Why you need Water

June 18, 1999

WaterBy MEG H. PARTINGTON / Staff Writer

photo: RIC DUGAN / staff photographer

Packed inside a simple glass of water is the stimulus for some of the body's most complex and vital functions.

After it moves past the stomach and intestines, water flows into the plasma and bloodstream, where it acts as a medium for all sorts of biochemical reactions, says Tim Taylor, wellness director at City Hospital in Martinsburg, W.Va.

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Some people say they feel energized after drinking water, but since it has no calories, it does not actually provide energy, Taylor says. It does, however, stimulate the body's metabolism, which can provide a sense of invigoration, he says.

Taylor recommends drinking eight to 10 8-ounce glasses of water a day, but people who exercise should aim for 10 to 14.


Active individuals should weigh themselves before and after they exercise, Taylor says. For every pound lost, they should drink two glasses of water, he says.

Drink a glass of water one hour before engaging in physical activity and another half to full glass a few minutes before you start, says Dr. H. Wallace Brubaker, a family practitioner at Cumberland Valley Family Physicians in Chambersburg, Pa. Drink every 15 to 20 minutes during your athletic pursuits and continue to hydrate yourself after you're done, he says.

Those with cardiac conditions such as congestive heart failure shouldn't drink as much because their symptoms are affected by the fluid and salt content in the body, Brubaker says.

Sports drinks can help maintain sodium, potassium and complex carbohydrate levels in athletes, Brubaker says. But because of their carbohydrate content, they don't empty well from the stomach, which can cause bloating.

Fluids in other forms

"A lot of people have a hard time taking in eight glasses of water a day," says Brubaker, also medical director for Cumberland Valley Medical Services in Chambersburg. He advises people to aim for between four and eight glasses, hoping for an average of six.

There are other ways to get fluids, but water is the most preferable.

"I think water is the best rehydration fluid that's available," Brubaker says.

Mixes to which water are added, such as lemonades and teas, as well as sugar-laden drinks like nondiet sodas and coffee with flavor enhancers can be counted toward daily fluid consumption, but they slow the absorption of water into the system, Taylor and Brubaker say.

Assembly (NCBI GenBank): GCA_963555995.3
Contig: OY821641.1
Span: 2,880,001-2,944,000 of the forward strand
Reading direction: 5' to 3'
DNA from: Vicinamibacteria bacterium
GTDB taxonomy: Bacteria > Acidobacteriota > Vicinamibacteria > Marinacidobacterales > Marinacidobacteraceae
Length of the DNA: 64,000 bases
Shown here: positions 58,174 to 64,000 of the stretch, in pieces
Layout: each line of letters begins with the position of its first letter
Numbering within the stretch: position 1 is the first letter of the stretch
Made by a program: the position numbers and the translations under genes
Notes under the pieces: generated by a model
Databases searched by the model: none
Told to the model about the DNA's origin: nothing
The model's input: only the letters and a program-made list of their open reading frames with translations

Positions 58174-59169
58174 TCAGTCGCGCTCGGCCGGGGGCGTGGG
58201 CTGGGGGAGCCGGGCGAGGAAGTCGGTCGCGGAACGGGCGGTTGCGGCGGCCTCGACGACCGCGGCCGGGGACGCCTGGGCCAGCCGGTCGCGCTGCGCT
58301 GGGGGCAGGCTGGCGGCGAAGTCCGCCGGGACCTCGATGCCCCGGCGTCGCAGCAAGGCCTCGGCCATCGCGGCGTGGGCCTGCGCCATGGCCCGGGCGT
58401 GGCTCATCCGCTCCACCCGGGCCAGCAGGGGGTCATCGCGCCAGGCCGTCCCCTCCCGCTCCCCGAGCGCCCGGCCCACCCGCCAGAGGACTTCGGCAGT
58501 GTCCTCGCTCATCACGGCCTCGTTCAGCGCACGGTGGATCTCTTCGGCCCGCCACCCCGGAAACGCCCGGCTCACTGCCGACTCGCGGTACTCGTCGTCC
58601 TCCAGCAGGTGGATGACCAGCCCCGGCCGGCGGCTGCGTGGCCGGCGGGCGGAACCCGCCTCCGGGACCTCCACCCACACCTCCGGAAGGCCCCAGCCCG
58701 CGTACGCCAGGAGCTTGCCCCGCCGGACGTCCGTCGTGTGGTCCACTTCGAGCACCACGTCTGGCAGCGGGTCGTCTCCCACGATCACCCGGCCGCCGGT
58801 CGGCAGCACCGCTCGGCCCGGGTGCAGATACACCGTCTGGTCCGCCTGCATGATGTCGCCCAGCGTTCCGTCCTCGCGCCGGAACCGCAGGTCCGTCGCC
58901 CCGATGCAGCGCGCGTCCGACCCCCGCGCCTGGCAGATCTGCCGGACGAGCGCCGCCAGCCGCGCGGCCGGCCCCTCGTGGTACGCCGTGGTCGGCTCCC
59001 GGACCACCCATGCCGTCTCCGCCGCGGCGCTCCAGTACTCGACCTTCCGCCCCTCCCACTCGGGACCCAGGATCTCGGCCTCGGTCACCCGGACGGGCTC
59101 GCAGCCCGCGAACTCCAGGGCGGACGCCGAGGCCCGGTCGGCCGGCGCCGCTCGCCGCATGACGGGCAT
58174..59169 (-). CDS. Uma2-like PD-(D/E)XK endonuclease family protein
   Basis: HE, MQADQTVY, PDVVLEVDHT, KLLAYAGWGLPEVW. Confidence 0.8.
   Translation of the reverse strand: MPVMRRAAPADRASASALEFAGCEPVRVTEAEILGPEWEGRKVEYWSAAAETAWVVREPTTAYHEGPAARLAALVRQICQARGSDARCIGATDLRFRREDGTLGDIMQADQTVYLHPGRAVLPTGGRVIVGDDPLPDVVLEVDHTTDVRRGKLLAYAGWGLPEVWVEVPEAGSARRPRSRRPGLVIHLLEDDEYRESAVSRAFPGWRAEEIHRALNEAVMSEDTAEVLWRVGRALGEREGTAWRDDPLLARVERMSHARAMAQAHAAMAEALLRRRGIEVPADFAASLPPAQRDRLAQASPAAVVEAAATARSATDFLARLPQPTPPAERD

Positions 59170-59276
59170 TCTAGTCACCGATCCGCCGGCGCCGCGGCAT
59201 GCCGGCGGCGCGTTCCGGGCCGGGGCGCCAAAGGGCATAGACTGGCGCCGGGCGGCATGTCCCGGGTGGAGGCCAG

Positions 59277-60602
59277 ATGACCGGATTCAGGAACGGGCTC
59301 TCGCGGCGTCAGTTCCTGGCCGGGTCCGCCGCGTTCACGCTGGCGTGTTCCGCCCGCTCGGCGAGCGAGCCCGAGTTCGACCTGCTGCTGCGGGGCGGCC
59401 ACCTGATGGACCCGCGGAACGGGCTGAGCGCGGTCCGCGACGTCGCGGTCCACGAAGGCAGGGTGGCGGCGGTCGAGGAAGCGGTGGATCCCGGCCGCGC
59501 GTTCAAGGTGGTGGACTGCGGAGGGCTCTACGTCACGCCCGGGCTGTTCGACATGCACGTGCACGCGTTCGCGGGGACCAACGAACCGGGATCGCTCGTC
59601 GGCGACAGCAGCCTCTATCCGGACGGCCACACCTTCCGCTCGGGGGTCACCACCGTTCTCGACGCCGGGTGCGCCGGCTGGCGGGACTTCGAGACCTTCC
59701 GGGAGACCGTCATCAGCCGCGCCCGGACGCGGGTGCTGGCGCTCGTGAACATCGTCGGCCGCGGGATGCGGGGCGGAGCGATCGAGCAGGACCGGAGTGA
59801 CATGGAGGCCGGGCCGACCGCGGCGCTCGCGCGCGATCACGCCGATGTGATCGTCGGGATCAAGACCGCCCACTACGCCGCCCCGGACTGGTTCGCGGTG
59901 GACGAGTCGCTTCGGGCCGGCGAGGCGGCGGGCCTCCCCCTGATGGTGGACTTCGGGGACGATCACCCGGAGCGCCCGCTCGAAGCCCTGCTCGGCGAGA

"Every fluid does contribute to your total water intake," Taylor says.

Those who are generally in good health can safely consume one soda per day and shouldn't have more than two, Brubaker says. Diabetics should avoid the nondiet sodas, he says.

It's OK to drink two, 6-ounce cups of black coffee a day, but strive for less if you add cream or sugar.

Caffeinated drinks are diuretics, which increase urination. They will cause you to lose some fluids, but not as many as you put into your body, Taylor says.

Caffeinated drinks often contain sodium, which causes water retention, leaving you feeling bloated, Taylor says. Such beverages can cause an elevation in blood pressure and heart rate.

Increase your water intake by adding some to chilled soups in the warmer months, says Edee Hogan, a spokeswoman in Washington, D.C., for American Dietetic Association.

Fruits also have some water content. If you're a fan of fruit salad, add some fruit juice for extra fluid, Hogan says.

Hydration habit

Don't just drink when you're thirsty; make it a habit.

"It needs to be a constant thing throughout the day," Brubaker says.

When you finish one bottle of water, fill it again, Hogan says.

Always have water available at breakfast, lunch and dinner, she says. Drinking some before you eat will help curb your food intake, Hogan adds.

Those with chronic dehydration risk cancer of the urinary tract.

Some warning signs of dehydration include deep-colored urine and a dry mouth, Hogan says.

Other than the first urine released in the day, Hogan says, "It should look like the water in the (toilet) bowl."

More Info: Some ways to enhance your water-drinking experience:

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